Vol. 9    No. 25
DECEMBER 11, 2014

The Capital City Hues
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EDITORIAL STAFF

Jonathan Gramling
Publisher & Editor

Contributing Writers
Lisa Peyton-Caire, Eileen Hocker,
Alfonso Zepeda Capistran, Theola
Carter, Fabu, Lang Kenneth Haynes,
Heidi Pascual, and Donna Parker

Webmaster: Heidi M. Pascual
Reflections/Jonathan Gramling
                                                   Jobs on the Horizon
Last week, I took the time to attend a presentation by the Wisconsin Department of Transportation (WisDOT) and Strand Associates on their
preliminary findings in a study to make improvements to the Beltline corridor. Anyone who drives the Beltline during the morning or afternoon
rush hours knows that the stretch from John Nolen Drive to Fish Hatchery Road is a bottleneck that causes traffic along the beltline to stop or
move like molasses in January.

WisDOT and Strand Associates have been looking at different ways to relieve the traffic congestion including the building of a southern route
from Verona Road over to I-39/I-90, the building of a northern route north of Lake Mendota, improved bus transit along the corridor and
improvements to pedestrian and bicycle routes. While all of these may be desired for other reasons, this preliminary study suggests that none
of them will significantly decrease the Beltline congestion, especially with the projected growth in jobs in areas adjacent to the Beltline or
areas accessed by it.

So what does this mean? It means that significant highway construction/ reconstruction in the Madison area could continue into the 2030s.
Over the next 2-3 years, the Beltline-Verona Road interchange will be rebuilt and a bridge over Verona Road at Hwy. PD will be built. Other
possible bridges are being considered on Verona Road between Verona and the Beltline. Also over the next few years, the reconstruction and
widening of I-39/I-90 will be occurring, beginning in the Janesville area and coming right up to Madison’s southern border. And at some point,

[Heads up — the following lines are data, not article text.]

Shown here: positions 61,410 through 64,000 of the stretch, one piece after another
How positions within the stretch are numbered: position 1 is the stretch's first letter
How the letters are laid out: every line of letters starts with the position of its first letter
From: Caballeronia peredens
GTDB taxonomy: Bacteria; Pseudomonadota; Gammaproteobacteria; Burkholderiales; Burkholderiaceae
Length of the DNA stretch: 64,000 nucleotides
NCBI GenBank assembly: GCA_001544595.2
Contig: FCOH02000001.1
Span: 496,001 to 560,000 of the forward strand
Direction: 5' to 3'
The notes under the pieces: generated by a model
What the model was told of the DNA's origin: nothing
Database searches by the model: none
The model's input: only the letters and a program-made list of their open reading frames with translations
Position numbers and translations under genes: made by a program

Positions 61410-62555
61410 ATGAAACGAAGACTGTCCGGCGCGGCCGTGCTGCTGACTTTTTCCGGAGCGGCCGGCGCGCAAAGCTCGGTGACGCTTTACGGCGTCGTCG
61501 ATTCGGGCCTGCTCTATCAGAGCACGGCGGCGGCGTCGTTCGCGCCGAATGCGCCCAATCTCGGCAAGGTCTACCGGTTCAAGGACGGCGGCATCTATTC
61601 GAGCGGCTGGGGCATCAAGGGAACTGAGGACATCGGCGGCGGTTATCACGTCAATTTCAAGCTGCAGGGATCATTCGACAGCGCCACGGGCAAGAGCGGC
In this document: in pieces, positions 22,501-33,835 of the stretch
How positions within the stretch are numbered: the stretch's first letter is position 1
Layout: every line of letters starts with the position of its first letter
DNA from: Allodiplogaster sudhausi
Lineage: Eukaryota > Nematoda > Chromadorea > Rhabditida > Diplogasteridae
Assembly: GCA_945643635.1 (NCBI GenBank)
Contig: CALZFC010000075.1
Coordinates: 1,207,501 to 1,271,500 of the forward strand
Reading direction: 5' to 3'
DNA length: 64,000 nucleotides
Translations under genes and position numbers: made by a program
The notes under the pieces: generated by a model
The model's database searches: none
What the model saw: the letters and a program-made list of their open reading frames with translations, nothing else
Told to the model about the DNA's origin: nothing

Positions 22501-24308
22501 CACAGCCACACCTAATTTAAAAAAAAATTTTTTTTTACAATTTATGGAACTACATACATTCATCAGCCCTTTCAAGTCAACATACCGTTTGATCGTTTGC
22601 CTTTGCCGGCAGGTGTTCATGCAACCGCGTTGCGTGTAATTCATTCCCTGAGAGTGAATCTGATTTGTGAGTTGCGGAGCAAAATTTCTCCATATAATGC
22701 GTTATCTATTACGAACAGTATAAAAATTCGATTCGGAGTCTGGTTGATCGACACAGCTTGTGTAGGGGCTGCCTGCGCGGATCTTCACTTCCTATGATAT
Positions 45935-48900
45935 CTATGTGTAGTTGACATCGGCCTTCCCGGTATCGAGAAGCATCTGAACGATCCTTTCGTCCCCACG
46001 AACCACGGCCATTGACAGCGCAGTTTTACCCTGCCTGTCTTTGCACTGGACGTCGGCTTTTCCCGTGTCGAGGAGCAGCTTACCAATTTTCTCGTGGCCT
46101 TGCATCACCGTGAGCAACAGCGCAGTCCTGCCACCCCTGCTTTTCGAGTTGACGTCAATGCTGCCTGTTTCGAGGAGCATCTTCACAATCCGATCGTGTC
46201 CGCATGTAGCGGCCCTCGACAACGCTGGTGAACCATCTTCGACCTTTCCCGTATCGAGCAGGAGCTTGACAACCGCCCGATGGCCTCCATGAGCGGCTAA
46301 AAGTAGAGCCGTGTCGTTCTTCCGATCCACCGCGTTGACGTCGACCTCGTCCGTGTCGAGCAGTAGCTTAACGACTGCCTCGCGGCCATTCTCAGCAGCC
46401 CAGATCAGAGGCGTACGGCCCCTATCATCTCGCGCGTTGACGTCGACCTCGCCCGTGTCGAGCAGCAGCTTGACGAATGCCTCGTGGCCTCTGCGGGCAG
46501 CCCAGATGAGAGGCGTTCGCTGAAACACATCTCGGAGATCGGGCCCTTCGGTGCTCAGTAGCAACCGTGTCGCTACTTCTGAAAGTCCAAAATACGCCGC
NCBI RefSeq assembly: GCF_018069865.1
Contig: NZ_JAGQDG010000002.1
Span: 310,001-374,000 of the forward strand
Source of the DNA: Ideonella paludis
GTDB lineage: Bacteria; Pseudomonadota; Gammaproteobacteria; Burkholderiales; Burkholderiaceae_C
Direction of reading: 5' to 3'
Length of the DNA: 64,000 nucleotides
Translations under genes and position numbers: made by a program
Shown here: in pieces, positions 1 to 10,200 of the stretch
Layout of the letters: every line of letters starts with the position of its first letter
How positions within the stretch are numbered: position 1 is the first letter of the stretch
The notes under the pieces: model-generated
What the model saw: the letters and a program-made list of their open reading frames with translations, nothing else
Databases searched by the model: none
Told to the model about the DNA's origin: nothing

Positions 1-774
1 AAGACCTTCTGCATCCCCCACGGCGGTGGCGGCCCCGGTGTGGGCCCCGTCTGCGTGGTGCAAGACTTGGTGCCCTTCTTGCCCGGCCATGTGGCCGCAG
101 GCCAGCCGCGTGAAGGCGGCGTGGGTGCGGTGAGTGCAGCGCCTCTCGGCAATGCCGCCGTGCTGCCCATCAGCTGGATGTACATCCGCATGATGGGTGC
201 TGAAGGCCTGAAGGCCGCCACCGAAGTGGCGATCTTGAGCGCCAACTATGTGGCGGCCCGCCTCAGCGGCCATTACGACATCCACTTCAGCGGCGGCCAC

the I-39/I-90 interchange will be completely rebuilt.

Now any WisDOT work on the Beltline has to undergo several studies and decision-making points, including an environmental impact study,
before the first “Road Construction Ahead” signs are put in place. The work that was done on the Beltline this past summer was just to keep it
operational until the major Beltline reconstruction occurs.

The environmental impact study will be a crucial step in the process. There are economically-challenged neighborhoods along the Beltline,
from the northern reaches of the Allied Drive area to South Madison to Bridge-Lake Point. There is a lot of affordable housing along this corridor
and so it will be important for these areas to have their say and be involved during the environmental impact study to ensure that the Beltline
project will not adversely impact their residential and economic interests.

In the old days, Interstate highways were built right through the heart of African American communities i.e. Milwaukee’s Bronzeville in the early
1960s and hastened their economic and social decline. Measures have since been put in place like environmental impact studies to ensure
this doesn’t happen again. But people in the affected areas have to be involved to make sure it doesn’t happen.

Eventually, the final plan for the Beltline corridor will be announced, bids will be let, contracts awarded and then the reconstruction will
commence probably around 2025.

Now these kinds of projects are not cheap and create or retain family supporting jobs, whether they are as laborers or in the skilled trades or
as equipment operators. And by my calculation, these jobs are going to be around well into the 2030s fueled just by the projects that have
already been approved or are under consideration. And who knows what other kinds of projects will be taken up after that. Americans’ love
affair with automobiles will not go away anytime soon and there will be even more cars on the road in the years ahead.

Now is the time for people, especially people of color and women, to begin to prepare for these jobs. As the Baby Boomers continue to retire,
these jobs will become more and more available. And people need advanced training before they can compete for these jobs. A job at
McDonald’s? You can pretty much decide tomorrow that you want to work there and you can get a job as a wait person. A job as a heavy-
equipment operator? That takes 4-6 years of education and training to qualify for. What is the reward for taking those 4-6 years to prepare? The
wages will be 2-3 times the amount you earn at McDonald’s and the fringe benefits are pretty decent. That translates to $17,000 to $20,000
more in your pocket per year. That is some serious cash and these jobs will be there.

So I urge young people especially to take note and prepare. I am all about people going to college. Burt for those who aren’t going that route,
these road construction jobs pay a whole lot better than slinging burgers on a grill. Those who prepare for the future will benefit. The time to
decide is now!
Madison Mayoral Aides Gloria Reyes and
Enis Ragland
A Seat at the Table